Have you taken the time to stop during this busy season to think about all that you have to be thankful for? It’s easy for me to get caught up in the planning, shopping, and traveling leading up to Thanksgiving and not really give it a thought until the time before the meal when we go around and say what we are thankful for. Then, it’s a scramble to think of something profound to say!!
I remember one year before Randy died, I had actually thought about it because there was a family of squirrels that lived in a knothole of an oak tree that I drove under every day down our road. Many times several of them would be out on the limb or sticking their heads out that knothole as if they were sending me off on my day. I came to look forward to their sweet goodbyes as I headed off to the school where I worked as a librarian. I shared that sweet family of squirrels as one thing I was thankful for that year because I truly was.
One year when my son was a young teenager, we had an issue with his orthodontist’s office. It was a family operation, and the orthodontist’s wife was the office manager. I had to do what was right for my son in this situation, and at what was to be our last visit, I went to her in tears to explain my decision. The week before Thanksgiving that year, I got a card from her. She said that every year, she sends out three cards to people she is thankful to know. I was one of her people because of how I handled this very difficult situation. Wow!! This practice is something I’ve wanted to add as a Thanksgiving tradition, but I think I’ve only done it once!!
My biggest experience with gratitude came in the months after Randy passed away. I’m not sure where it came from, but I knew that I had to be OK with my life. I knew that one way to do that was to be thankful for the things that I did have, not the huge things that I didn’t have in my life anymore because of his death. As the new school year started in the fall of 2012, I felt overwhelming gratitude for my life every time I walked through the front doors of my school. Anyone who works in education will tell you that there are some extremely sad stories in kids’ lives every single year. How could I not be thankful for my life when I saw middle school students every day who were living in much more difficult situations than I have ever known in my life.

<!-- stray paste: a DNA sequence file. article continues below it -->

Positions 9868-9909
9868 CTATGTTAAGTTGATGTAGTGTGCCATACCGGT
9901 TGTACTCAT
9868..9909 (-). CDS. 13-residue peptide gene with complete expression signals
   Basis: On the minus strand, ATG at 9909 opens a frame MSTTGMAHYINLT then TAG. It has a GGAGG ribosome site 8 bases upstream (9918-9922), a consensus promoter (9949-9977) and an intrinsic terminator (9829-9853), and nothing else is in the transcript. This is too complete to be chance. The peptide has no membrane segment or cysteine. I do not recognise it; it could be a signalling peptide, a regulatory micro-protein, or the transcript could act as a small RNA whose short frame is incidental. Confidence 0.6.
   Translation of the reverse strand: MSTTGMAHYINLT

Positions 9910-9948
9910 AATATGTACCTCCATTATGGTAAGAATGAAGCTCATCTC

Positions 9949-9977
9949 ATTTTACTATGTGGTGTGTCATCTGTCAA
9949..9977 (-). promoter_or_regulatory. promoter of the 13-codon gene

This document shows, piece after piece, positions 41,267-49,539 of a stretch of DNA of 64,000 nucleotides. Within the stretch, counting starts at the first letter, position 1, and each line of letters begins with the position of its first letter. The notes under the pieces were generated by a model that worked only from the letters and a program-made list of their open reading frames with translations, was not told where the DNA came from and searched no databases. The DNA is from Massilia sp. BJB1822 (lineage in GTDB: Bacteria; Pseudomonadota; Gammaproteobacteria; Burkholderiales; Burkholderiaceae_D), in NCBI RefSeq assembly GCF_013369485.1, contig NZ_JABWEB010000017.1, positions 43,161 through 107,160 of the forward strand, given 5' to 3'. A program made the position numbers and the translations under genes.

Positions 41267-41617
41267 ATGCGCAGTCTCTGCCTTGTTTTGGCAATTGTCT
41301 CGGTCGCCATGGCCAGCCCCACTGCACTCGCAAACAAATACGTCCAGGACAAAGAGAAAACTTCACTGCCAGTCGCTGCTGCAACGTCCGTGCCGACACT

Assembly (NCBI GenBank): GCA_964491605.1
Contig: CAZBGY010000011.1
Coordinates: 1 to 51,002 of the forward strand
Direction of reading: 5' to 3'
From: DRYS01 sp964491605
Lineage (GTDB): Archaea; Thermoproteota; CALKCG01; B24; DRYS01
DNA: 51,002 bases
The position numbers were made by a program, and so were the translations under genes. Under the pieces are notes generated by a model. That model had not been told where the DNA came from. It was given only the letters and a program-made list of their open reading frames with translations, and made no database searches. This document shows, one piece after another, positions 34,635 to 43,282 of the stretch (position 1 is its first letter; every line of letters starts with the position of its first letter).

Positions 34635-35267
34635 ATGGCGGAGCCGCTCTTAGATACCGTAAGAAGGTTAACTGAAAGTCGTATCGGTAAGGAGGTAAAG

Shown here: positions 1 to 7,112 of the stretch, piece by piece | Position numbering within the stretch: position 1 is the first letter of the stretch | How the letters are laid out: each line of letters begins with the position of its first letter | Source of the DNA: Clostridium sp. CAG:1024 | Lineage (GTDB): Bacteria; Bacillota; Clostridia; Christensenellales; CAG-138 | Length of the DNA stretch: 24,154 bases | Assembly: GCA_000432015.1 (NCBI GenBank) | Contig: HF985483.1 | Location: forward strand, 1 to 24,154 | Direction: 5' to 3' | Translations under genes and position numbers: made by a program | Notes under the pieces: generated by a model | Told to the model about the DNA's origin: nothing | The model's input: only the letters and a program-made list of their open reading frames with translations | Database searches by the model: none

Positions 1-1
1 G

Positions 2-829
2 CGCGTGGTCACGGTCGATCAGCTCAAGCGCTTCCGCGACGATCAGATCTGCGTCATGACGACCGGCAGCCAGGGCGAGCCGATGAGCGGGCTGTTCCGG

I’ve heard of so many women lately who have recently lost their husbands. It is heartbreaking to me to know the pain that they are facing this holiday. It is hard to be grateful when your world has been torn apart. But, in my Facebook memories, a post showed up recently. From Thanksgiving of 2012. In that post, I shared what I was thankful for on that day. Although I was heartbroken, I still had so much to offer thanks to God for.
Here is a great article on GRATITUDE.
My biggest take away is this quote from the article:
“Fox said it’s a mistake to think of gratitude as a cure for pain — something that can be applied when things get bad to lessen the blow. Instead, he said, it’s a regular practice that shores up our reserves and changes how we perceive the bad times.”
I admit, there were some days when I didn’t feel grateful for anything in my life. I remember several times when I was thinking of what I had to be grateful for, and all I could think of was that I was grateful that I wasn’t a widow in a Third World Country. That reality did make me feel somewhat better.
How about you. What are you grateful for this year? I urge you to take time to think about it before you have to share right before your Thanksgiving meal!!!
Many people have been sharing this video on Facebook.
Happy Thanksgiving!! It surely seems to have gotten lost in the flurry of all that is Christmas this year. Let’s let tomorrow be all about giving thanks!!